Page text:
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how to buy a diamond with Pricescope

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raz91

Rough_Rock
Joined
Feb 22, 2009
Messages
37
Hi,

I thought I''d post a quick howto on buying a diamond. I didn''t see this on Pricescope, but now that I''ve bought a diamond with the help of the friendly folks here, I thought I''d write up a step by step of how a newbie might go about buying a diamond. Not sure if this is helpful or not, but thought I''d share. If it''s useful, maybe an admin can make this a sticky ...



1. Read the Pricescope knowledge section for information about diamonds. You want to learn the basics about diamonds.

2. Go visit a brick and mortar store to look at a variety of diamonds in your price range so you can get an idea of where you want to spend your money: clarity, color, carat. Don''t compromise on cut. Don''t buy yet!

3. Check out Pricescope and the various Pricescope vendors for diamonds that meet your budget and criteria. This will help you get a sense of what you can get for your budget. Important things to keep in mind:

- Understand each diamond is unique, and that a GIA or AGS certificate tells only a part of the story. For example, a diamond graded SI1 could have an occlusion that''s invisible or one that''s right in the middle of the table (bad).
- You want to see a diamond before purchasing. Ideally, you''d get a magnified image of the diamond, the GIA/AGS certificate, and Idealscope/ASET images to look at before purchasing.
- The HCA is a useful tool to check the dimensions of your diamond, but the definitive answer is in the way the diamond looks.

4. Once you''ve picked a few diamonds that you might be happy with, put the diamonds on hold, and post the specs and images to the Pricescope forum. The friendly folks can help you decide.

5. Buy the diamond!

6. Mount the diamond in your setting. You should then get the setting appraised by an appraiser (check out the Pricescope appraiser section) so that you can get the entire ring insured (most insurers will not insure loose diamonds). An appraiser will also be able to double-check that the diamond actually matches the certificate for your peace of mind. Send the appraisal to your insurer who can add it to your homeowner''s policy.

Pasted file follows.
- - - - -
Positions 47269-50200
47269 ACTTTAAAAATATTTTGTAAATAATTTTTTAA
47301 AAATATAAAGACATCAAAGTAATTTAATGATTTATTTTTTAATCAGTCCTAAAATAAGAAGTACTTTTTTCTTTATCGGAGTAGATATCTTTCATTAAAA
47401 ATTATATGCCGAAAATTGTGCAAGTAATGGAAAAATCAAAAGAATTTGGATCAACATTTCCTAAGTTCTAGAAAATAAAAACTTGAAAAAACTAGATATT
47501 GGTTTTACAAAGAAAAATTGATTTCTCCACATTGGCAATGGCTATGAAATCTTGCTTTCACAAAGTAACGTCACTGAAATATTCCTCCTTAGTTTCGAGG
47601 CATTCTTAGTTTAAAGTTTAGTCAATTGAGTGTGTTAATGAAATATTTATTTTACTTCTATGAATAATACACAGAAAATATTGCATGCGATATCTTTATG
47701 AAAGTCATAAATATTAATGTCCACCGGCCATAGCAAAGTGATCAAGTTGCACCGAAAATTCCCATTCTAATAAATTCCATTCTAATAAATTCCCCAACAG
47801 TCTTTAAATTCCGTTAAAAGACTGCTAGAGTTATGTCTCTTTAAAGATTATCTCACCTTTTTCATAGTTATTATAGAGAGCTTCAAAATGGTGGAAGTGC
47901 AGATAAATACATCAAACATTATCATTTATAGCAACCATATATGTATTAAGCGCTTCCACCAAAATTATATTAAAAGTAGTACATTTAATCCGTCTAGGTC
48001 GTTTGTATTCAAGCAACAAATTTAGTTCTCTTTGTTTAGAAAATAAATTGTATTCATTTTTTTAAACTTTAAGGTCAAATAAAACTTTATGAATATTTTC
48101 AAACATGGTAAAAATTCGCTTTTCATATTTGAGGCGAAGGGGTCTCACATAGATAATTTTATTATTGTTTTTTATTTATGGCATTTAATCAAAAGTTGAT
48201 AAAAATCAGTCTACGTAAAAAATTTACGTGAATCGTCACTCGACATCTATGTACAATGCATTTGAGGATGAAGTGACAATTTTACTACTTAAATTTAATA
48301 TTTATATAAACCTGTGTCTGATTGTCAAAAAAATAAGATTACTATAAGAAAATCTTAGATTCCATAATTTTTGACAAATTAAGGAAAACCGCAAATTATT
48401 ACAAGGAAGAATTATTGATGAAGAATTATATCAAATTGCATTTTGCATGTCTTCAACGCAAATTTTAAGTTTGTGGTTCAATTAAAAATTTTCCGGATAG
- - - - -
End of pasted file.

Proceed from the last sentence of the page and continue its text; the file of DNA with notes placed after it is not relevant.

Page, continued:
7. Good luck with the proposal!
 

diamondseeker2006

Super_Ideal_Rock
Premium
Joined
Jan 11, 2006
Messages
55,630
Nice job! The only thing I''d sort of have a different view on is that if you buy a lab certified stone from a respected vendor, you can have the jeweler who sets the stone confirm that the stone is the one on the cert and they will also provide you with an insurance apppraisal. I would only use an independent appraiser if I was getting the stone from a source I did not trust, a stone that was not certified, or perhaps a very expensive stone (such as $30,000+). For many of us, using an independent appraiser means sending the ring off again, and I would avoid doing that unless absolutely necessary.
 

walletnotonfire

Rough_Rock
Joined
Mar 30, 2009
Messages
19
Cool! I wanted to add a few things while the experience is fresh in my noggin''! Just my 2 cents, I''m no expert so definitely take it as potentially helpful :) Thanks for the post raz!!!

Date: 3/30/2009 7:20:00 PM
Author:raz91
Hi,


I thought I''d post a quick howto on buying a diamond. I didn''t see this on Pricescope, but now that I''ve bought a diamond with the help of the friendly folks here, I thought I''d write up a step by step of how a newbie might go about buying a diamond. Not sure if this is helpful or not, but thought I''d share. If it''s useful, maybe an admin can make this a sticky ...




1. Read the Pricescope knowledge section for information about diamonds. You want to learn the basics about diamonds.

Also, I would highly recommend GoodOldGold/Jon''s tutorial and diamond videos link (especially for face-up comparison of colors for ideal cut stones link).